As World War II drew to a close, large quantities of military surplus became available on the civilian market along with the cancellation of the remaining C-69 Constellations still in production. With the Constellation's design at risk, Lockheed purchased the five remaining C-69 transports still in production back from the military, saving 15,000 jobs. The five aircraft were re-converted into L-049 civilian airliners and put up for sale on the market. These modifications included removal of the retractable tail stand; along with the inclusion of a luxury interior, more portholes, a galley, and crew relief areas. Better ventilation, insulation and heating were also added. The powerplants were replaced by R-3350-745C18BA-1 engines (the civilian equivalent to the wartime R-3350-35). Design tests did not need to be conducted, as Lockheed had already tasked them to the C-69 aircraft during the war (one of the C-69s also completed the trials for the civilian airworthiness certificate on December 11, 1945). This made the development of L-049 months ahead of the competing Boeing 377 Stratocruiser, Douglas DC-6 and Republic RC-2 Rainbow (which was still on the drawing board). 89 aircraft had been ordered by November 1945. The L-049 was used by TWA, Delta, Capital, Braniff, Pan American World Airways, American Overseas Airlines (AOA), Pan American-Grace Airways (Panagra), Air France, KLM, BOAC, El Al, Cubana de Aviación, and other less-known airlines.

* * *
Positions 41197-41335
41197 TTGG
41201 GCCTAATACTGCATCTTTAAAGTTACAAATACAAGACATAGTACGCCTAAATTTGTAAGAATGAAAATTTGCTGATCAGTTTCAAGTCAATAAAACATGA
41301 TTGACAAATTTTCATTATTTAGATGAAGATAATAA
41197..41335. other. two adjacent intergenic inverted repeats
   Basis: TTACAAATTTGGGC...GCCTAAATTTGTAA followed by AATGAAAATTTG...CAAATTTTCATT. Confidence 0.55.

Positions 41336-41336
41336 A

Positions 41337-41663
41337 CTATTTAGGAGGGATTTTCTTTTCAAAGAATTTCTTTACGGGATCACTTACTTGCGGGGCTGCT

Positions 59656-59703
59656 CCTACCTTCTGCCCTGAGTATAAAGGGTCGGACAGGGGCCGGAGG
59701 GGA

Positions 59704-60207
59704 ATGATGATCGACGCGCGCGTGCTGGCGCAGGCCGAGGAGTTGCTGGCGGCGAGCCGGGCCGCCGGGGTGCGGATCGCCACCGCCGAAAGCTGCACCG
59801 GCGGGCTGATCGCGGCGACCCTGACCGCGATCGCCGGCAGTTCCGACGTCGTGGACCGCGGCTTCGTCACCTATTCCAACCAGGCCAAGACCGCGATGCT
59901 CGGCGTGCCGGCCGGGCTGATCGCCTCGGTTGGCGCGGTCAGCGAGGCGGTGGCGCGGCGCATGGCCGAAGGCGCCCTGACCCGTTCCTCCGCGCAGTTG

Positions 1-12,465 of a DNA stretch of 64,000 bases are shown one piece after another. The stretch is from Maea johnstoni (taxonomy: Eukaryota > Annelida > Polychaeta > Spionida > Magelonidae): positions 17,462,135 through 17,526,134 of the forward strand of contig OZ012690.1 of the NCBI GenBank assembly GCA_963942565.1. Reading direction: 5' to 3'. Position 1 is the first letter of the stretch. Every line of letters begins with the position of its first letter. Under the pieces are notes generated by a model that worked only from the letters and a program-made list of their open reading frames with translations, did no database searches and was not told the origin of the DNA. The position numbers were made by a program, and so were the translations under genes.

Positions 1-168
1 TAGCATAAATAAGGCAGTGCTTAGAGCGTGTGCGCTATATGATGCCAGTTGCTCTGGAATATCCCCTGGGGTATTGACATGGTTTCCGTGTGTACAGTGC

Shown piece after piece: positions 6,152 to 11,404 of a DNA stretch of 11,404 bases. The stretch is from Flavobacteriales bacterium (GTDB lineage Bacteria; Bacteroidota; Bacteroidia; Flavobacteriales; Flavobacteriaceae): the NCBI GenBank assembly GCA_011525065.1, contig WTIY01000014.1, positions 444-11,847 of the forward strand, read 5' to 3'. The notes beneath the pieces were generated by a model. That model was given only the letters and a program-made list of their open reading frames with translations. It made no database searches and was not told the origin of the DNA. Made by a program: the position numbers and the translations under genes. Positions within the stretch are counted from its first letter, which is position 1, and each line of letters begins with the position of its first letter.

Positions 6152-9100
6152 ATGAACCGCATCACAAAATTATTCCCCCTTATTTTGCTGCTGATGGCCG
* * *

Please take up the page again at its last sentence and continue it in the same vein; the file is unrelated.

The first production L-049 flew on July 12, 1945 and was delivered to TWA on November 14, 1945. Pan Am received its first L-049 on January 5, 1946. Due to clauses imposed on Lockheed by Howard Hughes, American Airlines and United Airlines went instead to Douglas and ordered the competing DC-6 (AOA, the overseas subsidiary of American Airlines, still purchased the L-049). The first commercial flight of the L-049 occurred on February 5, 1946 with TWA's "Star of Paris" flying from New York City to Paris. The flight lasted nearly 17 hours, stopping over in both Ireland and Newfoundland. On January 14, 1946, Pan Am began flying its L-049 equipment between Bermuda and New York, replacing the slower Boeing 314 Clipper that flew before it. AOA, BOAC, and Air France all started L-049 operations later that year. Due to requests by the airlines, production ceased in 1946, in favor of a more standard civilian Constellation, which became the L-649 and L-749 respectively.L-049